Michael Connelly is looking to stage a kidnapping. The writer wheels his rented SUV through the streets of Hancock Park. He turns right at 5th Street and Windsor Boulevard, and a two-story villa set back from the street catches his eye.
The trash cans are out. A woman in a bathrobe, standing on the front porch, turns to stare.
He pulls out his iPhone and takes a picture. He lifts his foot off the brake and idles ahead. He's pleased with what he found: a waist-high bush on the corner, the Hollywood sign in the distance, palm trees angling overhead, a little crack in the sidewalk edging toward the lawn.
He likes Hancock Park. "The islands of wealth in Los Angeles are often protected by mountains and by the sea," he says. "There is no protection in Hancock Park."
For nearly 20 years, Connelly has prowled the streets of L.A., quick to expose their contradictions and cruelties. At age 53, he's written a shelf full of books, and he's here today to research the latest, due out in October. He's 342 pages into it.
He came to L.A. for a mystery writers' convention and added a day for himself. The agenda: Find a house for a kidnapping and an alley for a body drop, tour Mulholland Drive, check out a sinkhole and poke around Franklin Canyon for a spot where … well, he's not entirely certain how the book will end.
He pulls onto Wilshire Boulevard, westbound. The welter of L.A.'s Mid-City streetscape slips by: billboards, super graphics, office buildings, a few bungalows, power lines and traffic signals, corporate logos and mom-and-pop signage.
Since 2001, he has lived in Tampa, Fla., and writing about a city 2,000 miles away forces him to be diligent about details that a local might skip over.
"Connelly is a skilled urban geographer. Like Raymond Chandler, he gives us Los Angeles in a prosaic, very realistic manner," says Kevin Starr, professor of history at USC. "A lot of Southern California mystery writers give us an overwrought, symbolic landscape from the beginning, but in Connelly, the ominous and dangerous creep up upon you out of the ordinary."
Details matter to Connelly, and although he is a fiction writer, he isn't about to make everything up. He'll joke and say it's his lack of imagination. Truth is: He enjoys collecting even the smallest elements. They help him connect to the story once he has returned home, and he uses them to build atmosphere.
A crack in the sidewalk, "like a scar on the face," is suggestive of past violence; a street called Windsor, just like the castle, is nicely ironic for a kidnapping.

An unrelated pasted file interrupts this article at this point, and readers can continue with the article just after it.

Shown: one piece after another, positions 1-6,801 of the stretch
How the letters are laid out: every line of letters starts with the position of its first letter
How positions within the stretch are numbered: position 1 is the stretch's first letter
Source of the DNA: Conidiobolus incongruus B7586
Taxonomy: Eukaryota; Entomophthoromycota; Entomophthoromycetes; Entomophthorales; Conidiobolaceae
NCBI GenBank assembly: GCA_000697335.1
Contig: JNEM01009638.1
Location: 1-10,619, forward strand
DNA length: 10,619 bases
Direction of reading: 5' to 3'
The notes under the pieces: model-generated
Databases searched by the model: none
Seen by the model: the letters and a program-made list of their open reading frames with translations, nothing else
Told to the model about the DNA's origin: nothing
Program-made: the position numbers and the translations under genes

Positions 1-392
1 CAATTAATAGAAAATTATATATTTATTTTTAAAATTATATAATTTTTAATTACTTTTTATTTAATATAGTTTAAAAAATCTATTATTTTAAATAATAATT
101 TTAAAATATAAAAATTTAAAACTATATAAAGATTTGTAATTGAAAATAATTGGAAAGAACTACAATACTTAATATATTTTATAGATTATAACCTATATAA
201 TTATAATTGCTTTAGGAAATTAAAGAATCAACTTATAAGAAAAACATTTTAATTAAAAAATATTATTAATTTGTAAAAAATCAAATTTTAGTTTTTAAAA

Just before the El Rey Theatre, he heads up Dunsmuir Avenue, puzzled that there's no alley, just a large parking lot for the His and Hers Hair Goods Co. He circles the block and parks on Burnside Avenue. He can't find coins for the meter. He'll risk it. He shuffles across the street, blue shirt untucked, dark glasses on, carrying himself with a bit of a slouch.
From the day he arrived in the late 1980s in the city of his literary hero, Raymond Chandler, Los Angeles has provided him with plenty of leads. A crime reporter for The Times in the Valley, he filed away material from his beat and, after publishing three novels, left the paper in 1993, eventually moving east.
He now lives in a quiet Tampa suburb called Davis Islands, and his office looks out on a bay with a dock and a 23-foot Boston Whaler that he'll tell you gets too little use. When he writes, he pulls down the black-out curtains, and nothing gets in his way — except his own sense of what works and what doesn't.
Last spring, after the tour for "The Scarecrow" and before the publication of "Nine Dragons," he was trying to get up to speed on a book whose central crime borrowed from the Bernard Madoff scandal, but after 140 pages, neither he nor his lead investigator, protagonist LAPD Det. Hieronymus Bosch, could get any traction.
Then one morning during a rundown of the usual websites — LATimes, LAObserved, LAPD, DeadlineHollywood, LAdowntownnews and losanjealous — he read a headline that stopped him. "Child abduction survivor lives with fear and guilt," it read. "When she was 8, Opal Horton escaped from a kidnapper. Her friend wasn't so lucky. Now 32, she testifies at a man's sentencing in the slaying of another girl."
Connelly felt a shiver of recognition. He put aside the Madoff story and, following his gut, began to write the kidnapping scene, making a few changes from the news account in order to turn up the emotions.
Friends became sisters. It was a game of hide-and-go-seek. "One, two, three...." A tow truck passes by. "Four, five, six...." Sarah Ann hid, then there was silence, a stranger's words, a struggle. In an instant Melissa Landy was gone, and Sarah Ann saw it all through the bushes.